Charles Darwin's On the Origin of Species, published on 24 November 1859, is a work of scientific literature which is considered to be the foundation of evolutionary biology. Its full title was On the Origin of Species by Means of Natural Selection, or the Preservation of Favoured Races in the Struggle for Life. For the sixth edition of 1872, the ...
Charles Darwin's On the Origin of Species, published on 24 November 1859, is a work of scientific literature which is considered to be the foundation of evolutionary biology. Its full title was On the Origin of Species by Means of Natural Selection, or the Preservation of Favoured Races in the Struggle for Life. For the sixth edition of 1872, the short title was changed to The Origin of Species. Darwin's book introduced the scientific theory that populations evolve over the course of generations through a process of natural selection. It presented a body of evidence that the diversity of life arose by common descent through a branching pattern of evolution. Darwin included evidence that he had gathered on the Beagle expedition in the 1830s and his subsequent findings from research, correspondence, and experimentation. (Wikipedia)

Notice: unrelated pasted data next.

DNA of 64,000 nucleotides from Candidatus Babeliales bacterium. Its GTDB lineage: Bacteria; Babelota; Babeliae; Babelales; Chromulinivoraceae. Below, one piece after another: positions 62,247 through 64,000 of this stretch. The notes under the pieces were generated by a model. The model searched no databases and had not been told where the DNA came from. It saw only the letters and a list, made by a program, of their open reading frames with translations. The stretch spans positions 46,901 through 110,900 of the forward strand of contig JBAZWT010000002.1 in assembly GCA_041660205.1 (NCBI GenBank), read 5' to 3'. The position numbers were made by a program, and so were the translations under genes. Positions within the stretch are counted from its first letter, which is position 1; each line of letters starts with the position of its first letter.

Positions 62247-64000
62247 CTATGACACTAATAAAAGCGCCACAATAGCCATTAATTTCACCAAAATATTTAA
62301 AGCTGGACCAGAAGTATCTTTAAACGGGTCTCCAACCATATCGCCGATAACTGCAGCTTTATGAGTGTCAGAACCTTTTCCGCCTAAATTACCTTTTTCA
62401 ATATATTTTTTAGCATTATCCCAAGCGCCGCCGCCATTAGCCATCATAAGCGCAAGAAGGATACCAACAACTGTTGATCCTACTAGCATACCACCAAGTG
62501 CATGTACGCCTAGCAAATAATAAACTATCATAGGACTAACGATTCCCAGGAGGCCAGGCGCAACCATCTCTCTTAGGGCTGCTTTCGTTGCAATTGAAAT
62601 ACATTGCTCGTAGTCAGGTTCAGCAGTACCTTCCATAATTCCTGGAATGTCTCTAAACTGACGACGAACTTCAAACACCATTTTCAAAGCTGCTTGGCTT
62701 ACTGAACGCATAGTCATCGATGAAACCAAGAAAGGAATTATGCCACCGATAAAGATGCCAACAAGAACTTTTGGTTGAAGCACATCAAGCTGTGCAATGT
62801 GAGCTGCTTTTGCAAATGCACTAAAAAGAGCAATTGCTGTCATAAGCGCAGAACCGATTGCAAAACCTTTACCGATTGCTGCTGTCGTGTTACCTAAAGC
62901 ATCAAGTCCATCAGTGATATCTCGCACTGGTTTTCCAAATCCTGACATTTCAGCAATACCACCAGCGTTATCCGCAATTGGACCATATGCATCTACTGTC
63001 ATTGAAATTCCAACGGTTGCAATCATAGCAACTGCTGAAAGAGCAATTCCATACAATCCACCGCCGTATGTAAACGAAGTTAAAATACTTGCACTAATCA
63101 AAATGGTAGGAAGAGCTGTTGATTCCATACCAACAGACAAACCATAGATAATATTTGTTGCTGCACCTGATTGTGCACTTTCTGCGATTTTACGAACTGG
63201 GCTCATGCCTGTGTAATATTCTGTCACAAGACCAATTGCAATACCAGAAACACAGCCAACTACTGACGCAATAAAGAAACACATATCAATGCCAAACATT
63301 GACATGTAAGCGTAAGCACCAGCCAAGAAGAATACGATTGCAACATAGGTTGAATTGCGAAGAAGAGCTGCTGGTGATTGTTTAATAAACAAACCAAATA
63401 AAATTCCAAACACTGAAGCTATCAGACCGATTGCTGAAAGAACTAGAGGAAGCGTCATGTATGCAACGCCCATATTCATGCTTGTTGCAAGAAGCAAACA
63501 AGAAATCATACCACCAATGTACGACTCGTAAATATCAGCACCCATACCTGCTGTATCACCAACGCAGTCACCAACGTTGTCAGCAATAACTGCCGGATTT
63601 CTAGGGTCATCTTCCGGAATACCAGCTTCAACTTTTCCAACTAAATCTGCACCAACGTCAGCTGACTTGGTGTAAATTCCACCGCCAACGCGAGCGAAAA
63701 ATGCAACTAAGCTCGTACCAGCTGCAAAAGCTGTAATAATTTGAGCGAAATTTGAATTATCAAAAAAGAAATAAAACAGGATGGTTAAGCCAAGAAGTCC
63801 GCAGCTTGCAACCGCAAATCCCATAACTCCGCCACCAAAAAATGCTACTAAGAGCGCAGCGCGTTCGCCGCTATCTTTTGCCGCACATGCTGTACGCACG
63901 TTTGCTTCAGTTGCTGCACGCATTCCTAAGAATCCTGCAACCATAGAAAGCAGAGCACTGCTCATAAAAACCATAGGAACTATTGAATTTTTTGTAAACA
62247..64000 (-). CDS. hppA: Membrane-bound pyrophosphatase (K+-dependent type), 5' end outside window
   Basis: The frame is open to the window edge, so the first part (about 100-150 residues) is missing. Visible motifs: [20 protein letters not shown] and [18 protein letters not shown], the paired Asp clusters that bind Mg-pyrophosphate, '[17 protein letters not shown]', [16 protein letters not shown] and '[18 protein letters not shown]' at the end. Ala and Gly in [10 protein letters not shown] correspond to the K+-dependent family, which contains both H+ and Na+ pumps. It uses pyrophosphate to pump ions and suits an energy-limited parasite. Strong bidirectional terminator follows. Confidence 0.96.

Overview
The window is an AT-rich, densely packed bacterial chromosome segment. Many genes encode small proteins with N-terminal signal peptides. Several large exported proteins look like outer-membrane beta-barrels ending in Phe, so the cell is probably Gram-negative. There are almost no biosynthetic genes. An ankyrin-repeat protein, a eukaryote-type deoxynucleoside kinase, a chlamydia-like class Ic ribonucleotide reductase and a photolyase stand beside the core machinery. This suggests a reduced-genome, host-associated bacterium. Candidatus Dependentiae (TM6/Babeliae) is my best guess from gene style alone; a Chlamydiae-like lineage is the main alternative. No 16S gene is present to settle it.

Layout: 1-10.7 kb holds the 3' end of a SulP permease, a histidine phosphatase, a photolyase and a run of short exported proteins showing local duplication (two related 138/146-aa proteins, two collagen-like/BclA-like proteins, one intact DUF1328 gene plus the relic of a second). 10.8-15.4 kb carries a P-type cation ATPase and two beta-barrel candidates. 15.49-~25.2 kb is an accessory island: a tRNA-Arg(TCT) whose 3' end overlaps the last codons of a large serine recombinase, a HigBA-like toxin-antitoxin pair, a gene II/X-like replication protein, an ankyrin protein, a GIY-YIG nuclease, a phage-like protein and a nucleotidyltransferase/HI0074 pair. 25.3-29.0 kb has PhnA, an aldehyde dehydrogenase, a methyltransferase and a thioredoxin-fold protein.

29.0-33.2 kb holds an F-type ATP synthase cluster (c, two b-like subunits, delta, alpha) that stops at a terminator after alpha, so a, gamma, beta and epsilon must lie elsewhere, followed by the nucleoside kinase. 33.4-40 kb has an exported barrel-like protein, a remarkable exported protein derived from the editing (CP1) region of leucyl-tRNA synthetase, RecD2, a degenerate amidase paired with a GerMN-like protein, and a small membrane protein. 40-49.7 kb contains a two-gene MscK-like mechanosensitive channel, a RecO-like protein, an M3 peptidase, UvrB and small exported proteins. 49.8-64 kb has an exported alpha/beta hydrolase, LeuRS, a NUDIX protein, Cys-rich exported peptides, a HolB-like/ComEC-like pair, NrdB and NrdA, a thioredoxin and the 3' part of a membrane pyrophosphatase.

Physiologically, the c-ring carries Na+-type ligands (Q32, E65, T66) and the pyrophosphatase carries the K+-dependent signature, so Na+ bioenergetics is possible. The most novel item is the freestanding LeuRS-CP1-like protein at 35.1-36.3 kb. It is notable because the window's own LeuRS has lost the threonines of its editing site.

Poor. No Jacket. 8vo-over 7¾"-9¾" tall. Reprinted from the sixth London edition with all additions and corrections. Burgundy cloth boards are scuffed, rubbed, chipped and discolored. Textblock detatched from boards. Fep and title page detatched, but present. Balance of pages are clean with no markings.
Good in Fair jacket. Hardcover. 8vo-over 7¾"-9¾" tall. Full red hardcover with gilt lettering on the spine. Light wear with thumbing to the page edges. Jacket is scuffed lightly soiled with mild wear at the edges. There is an inch chip to the back panel. Overall a GOOD book in a FAIR MINUS dust jacket. A GOOD reading copy.
Good. 5 "x 7 1/2" 501 pages. Indexed. Exterior is clean but has some shelf wear, and a few bumps/scrapes around the covers. Binding is holding with no loose pages or breaks. Interior text has no visible markings or damages. As a naturalist, Darwin was struck with certain facts in the distribution of the organic beings inhabiting South America, and in the geological relations of the present to the past inhabitants of that continent. These facts, as will be seen in the latter chapters of this volume, seemed to throw some light on the origin of species-that mystery of mysteries as it has been called by one of our greatest philosophers.
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